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RESPIRATORY SYMPTOMS AND RISK FACTORS IN AN ARIZONA POPULATION SAMPLE OF ANGLO AND MEXICAN-AMERICAN WHITES
DiPede, C., G. Viegi, J. Quackenboss, P. Boyer-Pfersdorf, AND M. Lebowitz. RESPIRATORY SYMPTOMS AND RISK FACTORS IN AN ARIZONA POPULATION SAMPLE OF ANGLO AND MEXICAN-AMERICAN WHITES. U.S. Environmental Protection Agency, Washington, D.C., EPA/600/J-91/165 (NTIS PB91231332), 1991.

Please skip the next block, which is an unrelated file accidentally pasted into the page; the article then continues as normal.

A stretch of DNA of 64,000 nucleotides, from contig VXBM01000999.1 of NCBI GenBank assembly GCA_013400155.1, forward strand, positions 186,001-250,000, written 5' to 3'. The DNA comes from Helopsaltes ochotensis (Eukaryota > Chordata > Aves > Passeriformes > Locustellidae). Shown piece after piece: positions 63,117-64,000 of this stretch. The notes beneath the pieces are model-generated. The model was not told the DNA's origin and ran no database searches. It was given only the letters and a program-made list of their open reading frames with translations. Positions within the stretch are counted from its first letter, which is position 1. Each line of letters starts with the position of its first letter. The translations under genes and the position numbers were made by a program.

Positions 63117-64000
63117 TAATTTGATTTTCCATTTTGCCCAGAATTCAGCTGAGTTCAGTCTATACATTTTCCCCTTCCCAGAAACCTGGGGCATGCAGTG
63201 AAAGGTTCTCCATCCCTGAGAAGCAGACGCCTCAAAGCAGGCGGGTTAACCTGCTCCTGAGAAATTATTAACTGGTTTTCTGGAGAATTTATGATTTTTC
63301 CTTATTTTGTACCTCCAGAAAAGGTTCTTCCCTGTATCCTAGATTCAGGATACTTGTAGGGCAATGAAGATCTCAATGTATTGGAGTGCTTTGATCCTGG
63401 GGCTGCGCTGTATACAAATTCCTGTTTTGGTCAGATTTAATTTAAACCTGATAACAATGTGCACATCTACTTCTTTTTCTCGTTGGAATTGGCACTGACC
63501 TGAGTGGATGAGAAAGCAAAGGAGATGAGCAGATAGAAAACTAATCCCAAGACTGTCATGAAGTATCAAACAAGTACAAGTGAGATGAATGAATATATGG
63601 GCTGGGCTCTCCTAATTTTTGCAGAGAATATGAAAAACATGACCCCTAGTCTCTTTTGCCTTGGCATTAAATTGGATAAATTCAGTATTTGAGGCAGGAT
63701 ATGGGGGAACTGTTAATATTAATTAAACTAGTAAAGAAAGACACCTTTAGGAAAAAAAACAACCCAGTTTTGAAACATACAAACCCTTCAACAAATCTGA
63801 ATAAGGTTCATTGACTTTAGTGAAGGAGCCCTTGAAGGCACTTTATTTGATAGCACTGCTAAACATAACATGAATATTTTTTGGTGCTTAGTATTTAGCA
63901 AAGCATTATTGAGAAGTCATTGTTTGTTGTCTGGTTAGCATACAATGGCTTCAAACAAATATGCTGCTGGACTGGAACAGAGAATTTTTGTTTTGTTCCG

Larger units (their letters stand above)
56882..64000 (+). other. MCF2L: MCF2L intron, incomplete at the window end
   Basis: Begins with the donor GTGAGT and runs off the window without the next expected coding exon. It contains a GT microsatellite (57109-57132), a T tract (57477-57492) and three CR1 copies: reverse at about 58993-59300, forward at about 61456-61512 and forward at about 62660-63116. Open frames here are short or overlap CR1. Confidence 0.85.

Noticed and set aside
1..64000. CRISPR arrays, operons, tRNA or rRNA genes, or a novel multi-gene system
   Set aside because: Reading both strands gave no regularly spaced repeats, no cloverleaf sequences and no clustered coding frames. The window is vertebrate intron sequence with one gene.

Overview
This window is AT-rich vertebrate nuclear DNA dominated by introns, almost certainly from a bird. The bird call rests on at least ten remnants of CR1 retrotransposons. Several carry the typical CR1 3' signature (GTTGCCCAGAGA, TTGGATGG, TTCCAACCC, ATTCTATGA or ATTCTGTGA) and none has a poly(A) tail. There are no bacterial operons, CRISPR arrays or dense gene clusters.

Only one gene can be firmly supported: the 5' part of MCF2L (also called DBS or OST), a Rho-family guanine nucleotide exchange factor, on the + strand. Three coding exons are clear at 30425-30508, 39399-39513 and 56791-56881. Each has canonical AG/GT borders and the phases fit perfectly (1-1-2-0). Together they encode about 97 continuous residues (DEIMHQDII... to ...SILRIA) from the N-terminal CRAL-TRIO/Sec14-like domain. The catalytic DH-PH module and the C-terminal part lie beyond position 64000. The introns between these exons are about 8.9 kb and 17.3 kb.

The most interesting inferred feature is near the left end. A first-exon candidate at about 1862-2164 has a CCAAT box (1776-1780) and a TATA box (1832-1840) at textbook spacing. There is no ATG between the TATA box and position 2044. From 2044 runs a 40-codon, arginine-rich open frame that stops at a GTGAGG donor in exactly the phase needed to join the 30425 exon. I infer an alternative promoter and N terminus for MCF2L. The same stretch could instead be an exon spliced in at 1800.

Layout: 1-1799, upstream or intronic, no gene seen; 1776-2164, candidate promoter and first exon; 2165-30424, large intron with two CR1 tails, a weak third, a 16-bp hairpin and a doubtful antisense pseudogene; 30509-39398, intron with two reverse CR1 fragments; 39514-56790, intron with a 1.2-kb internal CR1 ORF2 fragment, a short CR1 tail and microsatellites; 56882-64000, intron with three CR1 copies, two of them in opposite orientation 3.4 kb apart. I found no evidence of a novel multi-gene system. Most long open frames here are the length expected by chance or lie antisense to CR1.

Prevalence rates of respiratory symptoms and diseases in a large group of Anglos and Mexican-Americans were analyzed. ach subject completed a questionnaire. mong current smokers, chronic productive cough and dyspnea were significantly higher in both ethnic groups; wheezy symptoms were higher in Anglos. here were no significant differences in the symptom prevalence rates between the two groups, after stratifying y current cigarette consumption and CRT. he spirometric values were not significantly different. n both ethnic groups, the prevalence rates of wheeze, SOBWHZ and asthma were significantly higher In those who had CRT. mong Anglos, less educated smokers had significantly higher prevalence rates of SOBWHZ and dyspnea; nonsmokers with less education had higher prevalence rates of cough, chronic cough and dyspnea. ur results confirm the importance of CRT and lower educational level as risk factors for respiratory symptoms. thnicity is not associated with symptomatology or lung function impairment. CRT=childhood respiratory trouble; SOBWHZ=attacks of shortness of breath with wheeze; AOD=airways obstructive diseases; NIH=National Institutes of Health; FVC=forced vital capacity; ATS=American Thoracic Society; FEV=forced respiratory volume in 1 s; ANOVA=analysis of variance; FEF25-75%=mean forced expiratory flow during the middle half of the FVC; SES=socioeconomic status; Vmax5O%=instantaneous forced expiratory flow when the lung is at 50% of its forces viral capacity.